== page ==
Last evening our family attended a beautiful service of nine lessons and carols at the Church of St. John the Evangelist. Our Theresa sang with the junior choir. The service itself is of quite recent vintage, as indicated on the website of King's College, Cambridge:
Our Festival of Nine Lessons and Carols was first held on Christmas Eve 1918. It was planned by Eric Milner-White, who at the age of thirty-four had just been appointed Dean of King's, after experience as an army chaplain which had convinced him that the Church of England needed more imaginative worship. A revision of the Order of Service was made in 1919, involving rearrangement of the lessons, and from that date the service has always begun with the hymn 'Once in royal David's city'.
The service was first broadcast in 1928 and, with the exception of 1930, has been broadcast annually, even during the Second World War, when the ancient glass (and also all heat) had been removed from the Chapel and the name of King's could not be broadcast for security reasons. Sometime in the early 1930's the BBC began broadcasting the service on overseas programmes. It is estimated that there are millions of listeners worldwide, including those to Radio Four in the United Kingdom. In recent years it has become the practice to broadcast a digital recording on Christmas Day on Radio Three, and since 1963 a shorter service has been filmed periodically for television.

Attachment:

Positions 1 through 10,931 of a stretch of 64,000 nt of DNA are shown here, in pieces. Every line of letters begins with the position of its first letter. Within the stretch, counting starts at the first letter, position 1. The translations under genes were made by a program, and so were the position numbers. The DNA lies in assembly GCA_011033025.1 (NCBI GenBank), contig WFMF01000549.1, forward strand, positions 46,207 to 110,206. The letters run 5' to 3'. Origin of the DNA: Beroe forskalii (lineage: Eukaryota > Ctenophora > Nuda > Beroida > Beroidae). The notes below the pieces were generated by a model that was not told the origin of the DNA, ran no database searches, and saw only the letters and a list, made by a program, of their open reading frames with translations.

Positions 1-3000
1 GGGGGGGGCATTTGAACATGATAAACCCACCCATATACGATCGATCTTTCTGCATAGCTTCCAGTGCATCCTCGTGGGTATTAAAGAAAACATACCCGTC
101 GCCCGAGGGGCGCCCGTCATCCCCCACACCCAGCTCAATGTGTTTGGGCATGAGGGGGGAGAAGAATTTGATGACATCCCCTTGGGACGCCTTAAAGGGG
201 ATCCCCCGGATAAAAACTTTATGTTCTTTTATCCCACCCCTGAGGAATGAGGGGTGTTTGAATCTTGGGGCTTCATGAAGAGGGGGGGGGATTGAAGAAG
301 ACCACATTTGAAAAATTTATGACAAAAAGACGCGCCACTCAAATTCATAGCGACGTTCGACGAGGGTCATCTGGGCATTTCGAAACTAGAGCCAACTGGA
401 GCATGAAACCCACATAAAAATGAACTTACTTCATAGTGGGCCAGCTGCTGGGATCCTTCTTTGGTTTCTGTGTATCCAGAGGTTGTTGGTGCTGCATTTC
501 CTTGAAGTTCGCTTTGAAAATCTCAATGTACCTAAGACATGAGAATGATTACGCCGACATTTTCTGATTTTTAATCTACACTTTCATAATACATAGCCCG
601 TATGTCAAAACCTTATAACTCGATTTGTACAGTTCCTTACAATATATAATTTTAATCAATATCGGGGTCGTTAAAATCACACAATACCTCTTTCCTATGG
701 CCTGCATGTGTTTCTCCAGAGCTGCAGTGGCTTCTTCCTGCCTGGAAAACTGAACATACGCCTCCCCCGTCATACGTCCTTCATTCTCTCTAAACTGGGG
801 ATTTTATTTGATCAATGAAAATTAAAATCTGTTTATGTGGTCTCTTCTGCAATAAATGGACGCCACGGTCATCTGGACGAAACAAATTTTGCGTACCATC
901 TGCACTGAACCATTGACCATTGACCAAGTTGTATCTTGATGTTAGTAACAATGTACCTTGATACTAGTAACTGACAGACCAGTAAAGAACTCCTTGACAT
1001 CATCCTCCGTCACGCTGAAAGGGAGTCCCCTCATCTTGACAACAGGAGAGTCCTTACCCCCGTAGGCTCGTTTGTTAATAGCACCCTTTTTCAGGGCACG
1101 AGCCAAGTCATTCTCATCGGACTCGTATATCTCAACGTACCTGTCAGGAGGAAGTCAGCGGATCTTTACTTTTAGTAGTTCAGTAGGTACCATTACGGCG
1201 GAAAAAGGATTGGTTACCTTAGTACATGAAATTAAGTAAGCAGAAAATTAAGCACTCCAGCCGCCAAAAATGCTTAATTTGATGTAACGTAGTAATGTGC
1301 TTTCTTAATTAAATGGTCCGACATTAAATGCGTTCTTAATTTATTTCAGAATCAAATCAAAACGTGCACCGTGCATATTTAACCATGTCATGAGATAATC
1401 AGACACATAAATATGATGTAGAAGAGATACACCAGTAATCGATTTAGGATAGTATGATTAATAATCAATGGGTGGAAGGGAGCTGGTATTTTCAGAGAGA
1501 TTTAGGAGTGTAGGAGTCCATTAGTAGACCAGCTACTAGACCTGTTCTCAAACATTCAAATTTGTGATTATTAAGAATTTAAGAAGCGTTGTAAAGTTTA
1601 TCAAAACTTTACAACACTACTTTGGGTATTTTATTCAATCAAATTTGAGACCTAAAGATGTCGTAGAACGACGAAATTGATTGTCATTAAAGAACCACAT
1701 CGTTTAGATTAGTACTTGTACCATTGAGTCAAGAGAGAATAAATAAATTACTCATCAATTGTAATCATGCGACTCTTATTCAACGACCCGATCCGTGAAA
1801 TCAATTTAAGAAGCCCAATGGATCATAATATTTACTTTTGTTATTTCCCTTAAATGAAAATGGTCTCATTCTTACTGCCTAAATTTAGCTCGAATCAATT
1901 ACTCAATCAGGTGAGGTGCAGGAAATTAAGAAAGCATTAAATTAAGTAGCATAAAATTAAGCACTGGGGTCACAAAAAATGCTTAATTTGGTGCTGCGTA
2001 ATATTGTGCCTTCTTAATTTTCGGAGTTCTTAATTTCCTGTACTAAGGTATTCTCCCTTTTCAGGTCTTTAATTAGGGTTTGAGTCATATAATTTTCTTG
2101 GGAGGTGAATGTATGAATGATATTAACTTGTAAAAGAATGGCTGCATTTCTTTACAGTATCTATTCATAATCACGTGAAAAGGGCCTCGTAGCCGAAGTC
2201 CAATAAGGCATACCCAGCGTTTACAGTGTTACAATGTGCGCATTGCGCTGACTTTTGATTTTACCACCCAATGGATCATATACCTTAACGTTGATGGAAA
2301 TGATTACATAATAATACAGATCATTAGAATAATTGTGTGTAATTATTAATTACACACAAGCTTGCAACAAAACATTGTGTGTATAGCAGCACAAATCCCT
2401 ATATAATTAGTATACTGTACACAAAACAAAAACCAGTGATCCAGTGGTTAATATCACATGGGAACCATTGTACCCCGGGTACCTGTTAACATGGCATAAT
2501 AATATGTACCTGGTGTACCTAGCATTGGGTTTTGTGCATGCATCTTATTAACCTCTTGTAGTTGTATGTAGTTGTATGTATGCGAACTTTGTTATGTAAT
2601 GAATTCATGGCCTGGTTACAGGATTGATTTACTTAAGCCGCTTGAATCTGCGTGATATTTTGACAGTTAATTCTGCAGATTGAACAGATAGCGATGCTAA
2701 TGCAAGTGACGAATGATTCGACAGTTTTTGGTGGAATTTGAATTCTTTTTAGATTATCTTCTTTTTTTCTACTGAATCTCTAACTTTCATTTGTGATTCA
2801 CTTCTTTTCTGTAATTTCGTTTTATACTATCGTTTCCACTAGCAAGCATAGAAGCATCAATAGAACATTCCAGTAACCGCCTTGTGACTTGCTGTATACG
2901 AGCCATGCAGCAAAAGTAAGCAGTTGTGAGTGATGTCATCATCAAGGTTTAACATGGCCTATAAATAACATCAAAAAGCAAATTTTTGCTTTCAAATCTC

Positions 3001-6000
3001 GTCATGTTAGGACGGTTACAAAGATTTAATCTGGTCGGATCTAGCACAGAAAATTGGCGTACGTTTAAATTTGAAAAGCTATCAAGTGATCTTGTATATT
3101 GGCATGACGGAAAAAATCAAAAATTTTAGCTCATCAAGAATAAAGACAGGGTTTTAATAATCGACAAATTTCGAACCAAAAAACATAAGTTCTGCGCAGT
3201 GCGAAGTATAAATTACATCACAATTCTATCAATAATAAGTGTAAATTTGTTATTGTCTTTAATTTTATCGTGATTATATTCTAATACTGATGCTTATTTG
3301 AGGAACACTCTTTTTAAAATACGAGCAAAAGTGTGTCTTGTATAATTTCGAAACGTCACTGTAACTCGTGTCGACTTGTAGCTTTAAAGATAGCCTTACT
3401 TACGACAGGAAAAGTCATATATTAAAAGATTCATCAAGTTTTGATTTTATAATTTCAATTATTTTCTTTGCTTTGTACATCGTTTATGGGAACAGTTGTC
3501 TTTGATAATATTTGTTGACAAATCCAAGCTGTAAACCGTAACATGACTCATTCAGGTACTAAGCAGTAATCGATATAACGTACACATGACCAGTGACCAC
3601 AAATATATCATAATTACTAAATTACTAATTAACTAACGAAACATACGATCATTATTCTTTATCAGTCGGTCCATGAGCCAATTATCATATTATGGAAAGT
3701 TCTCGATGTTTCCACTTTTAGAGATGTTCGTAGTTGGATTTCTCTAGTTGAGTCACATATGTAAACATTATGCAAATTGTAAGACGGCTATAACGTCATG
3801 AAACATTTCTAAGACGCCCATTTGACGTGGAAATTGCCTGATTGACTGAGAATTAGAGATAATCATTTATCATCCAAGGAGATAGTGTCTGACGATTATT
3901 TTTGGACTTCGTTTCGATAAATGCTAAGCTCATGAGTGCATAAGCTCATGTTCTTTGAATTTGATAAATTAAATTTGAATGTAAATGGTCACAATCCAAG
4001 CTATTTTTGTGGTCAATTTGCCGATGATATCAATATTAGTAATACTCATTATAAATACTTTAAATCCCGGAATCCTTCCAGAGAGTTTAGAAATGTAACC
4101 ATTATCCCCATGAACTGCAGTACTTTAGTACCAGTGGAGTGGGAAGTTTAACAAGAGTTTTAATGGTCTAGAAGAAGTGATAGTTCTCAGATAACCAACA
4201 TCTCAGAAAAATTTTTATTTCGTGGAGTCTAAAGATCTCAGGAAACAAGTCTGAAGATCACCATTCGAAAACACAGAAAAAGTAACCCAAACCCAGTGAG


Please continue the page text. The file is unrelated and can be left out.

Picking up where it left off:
The service has been adapted worldwide in a variety of traditions. In recent decades I have attended lessons and carols services at Presbyterian, Episcopal and Christian Reformed churches, and my wife reports the same service from her Methodist upbringing. As it is a magnificent retelling of the redemptive-historical narrative of scripture, it is not surprising that it would be picked up by so many traditions in the west.